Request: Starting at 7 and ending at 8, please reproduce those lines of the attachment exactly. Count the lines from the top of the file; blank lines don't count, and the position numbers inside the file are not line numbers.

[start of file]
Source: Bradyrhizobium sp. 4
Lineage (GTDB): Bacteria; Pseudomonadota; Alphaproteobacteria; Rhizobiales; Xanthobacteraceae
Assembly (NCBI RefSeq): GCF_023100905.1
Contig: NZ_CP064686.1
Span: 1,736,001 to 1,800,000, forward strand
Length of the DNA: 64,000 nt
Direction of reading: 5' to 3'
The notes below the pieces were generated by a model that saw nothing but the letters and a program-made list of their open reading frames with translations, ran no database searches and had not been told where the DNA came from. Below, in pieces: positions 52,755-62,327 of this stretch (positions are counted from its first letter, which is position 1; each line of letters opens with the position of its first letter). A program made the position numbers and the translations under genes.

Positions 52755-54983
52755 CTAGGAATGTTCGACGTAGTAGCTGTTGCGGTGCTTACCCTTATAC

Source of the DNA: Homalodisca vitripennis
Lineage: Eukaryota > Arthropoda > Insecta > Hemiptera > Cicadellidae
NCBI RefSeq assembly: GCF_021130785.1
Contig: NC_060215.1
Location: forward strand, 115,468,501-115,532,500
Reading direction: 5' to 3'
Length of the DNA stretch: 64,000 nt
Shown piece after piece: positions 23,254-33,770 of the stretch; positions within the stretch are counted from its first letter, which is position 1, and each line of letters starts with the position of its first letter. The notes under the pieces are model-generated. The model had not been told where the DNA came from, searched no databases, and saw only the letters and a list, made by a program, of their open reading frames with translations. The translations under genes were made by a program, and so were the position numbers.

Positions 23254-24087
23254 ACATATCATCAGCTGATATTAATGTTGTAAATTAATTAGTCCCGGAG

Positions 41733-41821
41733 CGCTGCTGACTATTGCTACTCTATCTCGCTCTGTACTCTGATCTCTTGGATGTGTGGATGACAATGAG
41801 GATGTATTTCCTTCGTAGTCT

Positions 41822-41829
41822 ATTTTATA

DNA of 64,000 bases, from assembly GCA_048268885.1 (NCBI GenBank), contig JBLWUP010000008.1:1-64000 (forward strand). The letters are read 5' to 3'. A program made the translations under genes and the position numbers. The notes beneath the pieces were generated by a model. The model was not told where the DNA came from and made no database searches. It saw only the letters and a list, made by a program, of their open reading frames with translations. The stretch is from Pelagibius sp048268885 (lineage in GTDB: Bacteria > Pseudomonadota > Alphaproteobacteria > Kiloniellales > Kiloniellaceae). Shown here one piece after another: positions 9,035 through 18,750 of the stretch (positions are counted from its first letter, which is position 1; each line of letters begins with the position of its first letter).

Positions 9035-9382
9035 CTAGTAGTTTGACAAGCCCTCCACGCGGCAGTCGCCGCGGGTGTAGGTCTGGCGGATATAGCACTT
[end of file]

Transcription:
Direction of reading: 5' to 3'
The notes below the pieces were generated by a model that saw nothing but the letters and a program-made list of their open reading frames with translations, ran no database searches and had not been told where the DNA came from. Below, in pieces: positions 52,755-62,327 of this stretch (positions are counted from its first letter, which is position 1; each line of letters opens with the position of its first letter). A program made the position numbers and the translations under genes.